Jilted by Juliet

You remember when I was wringing my hands about whether to join the Twitter generation, and then it seemed like a practical business matter: If you want to be a popular author you should just try Twitter out and see what happens, especially if you’re going to be an author on tour and I’m considering some more tour dates. I’ve tweeted a few things in recent weeks, trying not to be obnoxious, and the other day I picked up a new follower: Olivia Hussey, she of the Zeffirelli version of Romeo & Juliet. How I remember being captivated by this girl, 16 when she made Romeo & Juliet, during a reissue screening of the picture when I was a mere lad. Actually I went two or three times, I think, and only because of a big-old crush on Olivia Hussey.

Olivia_Hussey2

Olivia Hussey as I imagined her, dreaming of what Robert Matzen would tweet next.

Of course she’s done much more than Juliet with her life. She was the Virgin Mary in Jesus of Nazareth on TV, and played the villainous Alicia in one of my favorite mini-series of the Bicentennial era, The Bastard. She appeared in Death on the Nile with an all-star cast and lots of other TV and motion pictures, and played Mother Teresa in a critically acclaimed biopic.

So this famous performer was now following me on Twitter, meaning I should tweet something profound—but I had nothing. I slept on it, thinking something would come to me and the next morning I learned I had another follower: Lana Wood, Bond girl, sister of Natalie, and accomplished actress in her own right. Not to be redundant, but when I saw Lana as Plenty O’Toole in Diamonds Are Forever, well, I had to go back and see the picture again. Dad was very considerate to take me back for repeat showings of these movies. Or was Dad experiencing, shall we say, the same reaction? I hear tell that the apples don’t fall far from the tree.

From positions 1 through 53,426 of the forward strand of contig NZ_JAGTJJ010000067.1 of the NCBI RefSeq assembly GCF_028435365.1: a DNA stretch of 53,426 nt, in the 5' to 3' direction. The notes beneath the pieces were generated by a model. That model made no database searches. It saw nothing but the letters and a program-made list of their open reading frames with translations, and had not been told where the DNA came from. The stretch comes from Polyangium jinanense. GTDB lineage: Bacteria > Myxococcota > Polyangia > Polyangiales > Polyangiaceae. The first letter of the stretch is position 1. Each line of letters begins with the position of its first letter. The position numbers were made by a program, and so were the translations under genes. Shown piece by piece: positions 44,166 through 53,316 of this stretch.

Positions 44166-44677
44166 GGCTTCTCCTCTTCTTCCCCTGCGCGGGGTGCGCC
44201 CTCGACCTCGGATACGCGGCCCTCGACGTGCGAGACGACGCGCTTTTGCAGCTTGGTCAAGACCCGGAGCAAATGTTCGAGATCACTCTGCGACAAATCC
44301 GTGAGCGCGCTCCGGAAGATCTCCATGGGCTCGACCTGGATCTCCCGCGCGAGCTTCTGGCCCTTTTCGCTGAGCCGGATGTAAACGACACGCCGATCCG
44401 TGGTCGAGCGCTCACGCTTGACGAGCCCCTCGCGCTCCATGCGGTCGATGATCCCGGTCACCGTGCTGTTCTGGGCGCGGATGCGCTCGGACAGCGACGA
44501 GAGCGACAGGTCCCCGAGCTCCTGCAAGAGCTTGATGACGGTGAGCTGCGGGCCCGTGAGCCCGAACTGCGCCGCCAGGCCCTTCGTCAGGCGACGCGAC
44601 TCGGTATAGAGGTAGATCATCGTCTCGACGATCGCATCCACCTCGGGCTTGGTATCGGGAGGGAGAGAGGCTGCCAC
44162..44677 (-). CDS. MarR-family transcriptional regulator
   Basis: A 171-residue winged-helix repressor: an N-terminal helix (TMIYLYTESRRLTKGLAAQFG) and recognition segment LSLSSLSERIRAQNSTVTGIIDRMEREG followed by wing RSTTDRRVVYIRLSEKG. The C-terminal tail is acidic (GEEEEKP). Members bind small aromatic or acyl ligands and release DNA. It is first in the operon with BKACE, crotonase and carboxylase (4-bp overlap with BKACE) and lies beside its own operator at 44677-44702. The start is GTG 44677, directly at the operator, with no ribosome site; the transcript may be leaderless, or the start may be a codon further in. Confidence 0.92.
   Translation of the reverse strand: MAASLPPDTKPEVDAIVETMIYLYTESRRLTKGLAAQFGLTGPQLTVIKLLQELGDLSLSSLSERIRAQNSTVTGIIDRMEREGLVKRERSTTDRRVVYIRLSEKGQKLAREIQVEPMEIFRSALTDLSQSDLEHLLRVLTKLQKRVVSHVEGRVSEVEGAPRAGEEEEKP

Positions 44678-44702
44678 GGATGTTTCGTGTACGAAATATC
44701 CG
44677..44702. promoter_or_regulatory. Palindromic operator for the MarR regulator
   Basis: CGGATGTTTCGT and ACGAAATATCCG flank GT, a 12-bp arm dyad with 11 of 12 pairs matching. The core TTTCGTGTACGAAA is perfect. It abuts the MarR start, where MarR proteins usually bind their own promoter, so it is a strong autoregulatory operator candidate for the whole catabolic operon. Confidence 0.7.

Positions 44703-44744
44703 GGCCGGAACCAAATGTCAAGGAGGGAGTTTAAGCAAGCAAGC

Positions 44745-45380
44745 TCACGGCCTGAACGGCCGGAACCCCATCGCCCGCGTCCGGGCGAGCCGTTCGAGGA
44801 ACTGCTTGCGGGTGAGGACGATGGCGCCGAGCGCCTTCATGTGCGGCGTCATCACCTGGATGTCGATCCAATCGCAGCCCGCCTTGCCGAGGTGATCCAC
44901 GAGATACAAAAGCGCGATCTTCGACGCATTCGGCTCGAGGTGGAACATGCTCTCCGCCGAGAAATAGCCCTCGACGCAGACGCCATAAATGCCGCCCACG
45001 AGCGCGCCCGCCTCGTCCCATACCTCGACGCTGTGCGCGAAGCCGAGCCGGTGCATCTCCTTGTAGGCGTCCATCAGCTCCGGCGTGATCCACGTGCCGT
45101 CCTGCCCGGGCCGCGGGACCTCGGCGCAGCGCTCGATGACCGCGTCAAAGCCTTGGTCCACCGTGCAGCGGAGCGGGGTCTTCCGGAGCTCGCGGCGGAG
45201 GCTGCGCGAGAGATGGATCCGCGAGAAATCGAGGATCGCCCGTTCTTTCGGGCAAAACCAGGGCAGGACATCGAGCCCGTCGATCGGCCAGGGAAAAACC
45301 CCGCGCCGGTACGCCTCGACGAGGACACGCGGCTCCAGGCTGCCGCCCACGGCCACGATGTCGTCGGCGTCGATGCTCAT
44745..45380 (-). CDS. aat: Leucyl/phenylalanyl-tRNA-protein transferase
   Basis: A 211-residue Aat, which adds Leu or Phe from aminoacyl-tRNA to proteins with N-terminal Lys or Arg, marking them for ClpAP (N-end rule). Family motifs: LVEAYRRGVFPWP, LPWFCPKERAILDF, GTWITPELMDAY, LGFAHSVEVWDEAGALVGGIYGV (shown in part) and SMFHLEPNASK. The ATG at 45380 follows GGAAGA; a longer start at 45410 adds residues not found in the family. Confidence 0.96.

Fireball: Carole Lombard and the Mystery of Flight 3 by Robert Matzen

Lana Wood, Bond girl, accomplished actress, thoughtful soul, and follower of Robert Matzen.

Truth be told, Lana had just appeared at a John Wayne event in Iowa where my friend Scott Eyman was also a headliner. So she and I had Scott in common. But at any rate, now, not one but two of the big crushes of my cinematic youth were following me on Twitter, and I still had nothing. I could practically hear my tweet’s voice cracking when I shouted out to the world that I had a new column available on my blog, or said I’d be appearing on the nationally syndicated radio show, TV Confidential. But I have to be honest: Joyce Carol Oates I’m not. Joyce Carol Oates has always got eight wise things to say on Twitter and I can’t even figure half of them out, while I sit here like a frog on a rock. I’m terrible at parties, too, but that’s beside the point.

Fireball: Carole Lombard and the Mystery of Flight 3 by Robert Matzen

Oh, Olivia. Why couldn’t we work it out?

During this period of gross indecision regarding wise things to say, or witty things, or controversial things, I lost Olivia Hussey. Suddenly my Juliet was no longer following me. I was left to wonder—did she suddenly realize she was following the wrong Robert Matzen? Was she intending to follow the videographer in Cleveland? Or maybe the polar opposite Robert Matzen in Germany who’s an extrovert, loves people, and plays soccer? Whatever the motivation for the end of my personal Twitter relationship with Olivia Hussey, it was over and I was crestfallen.

Now I hang onto the fact that Lana Wood remains faithful. I cling to the faint hope that one day soon I can justify that faith by broadcasting a tweet worthy of an original Bond girl and actress who worked with John Wayne in The Searchers and nearly stole the show. The clock is ticking oh so loudly as I sit here. Jilted. And with nothing.

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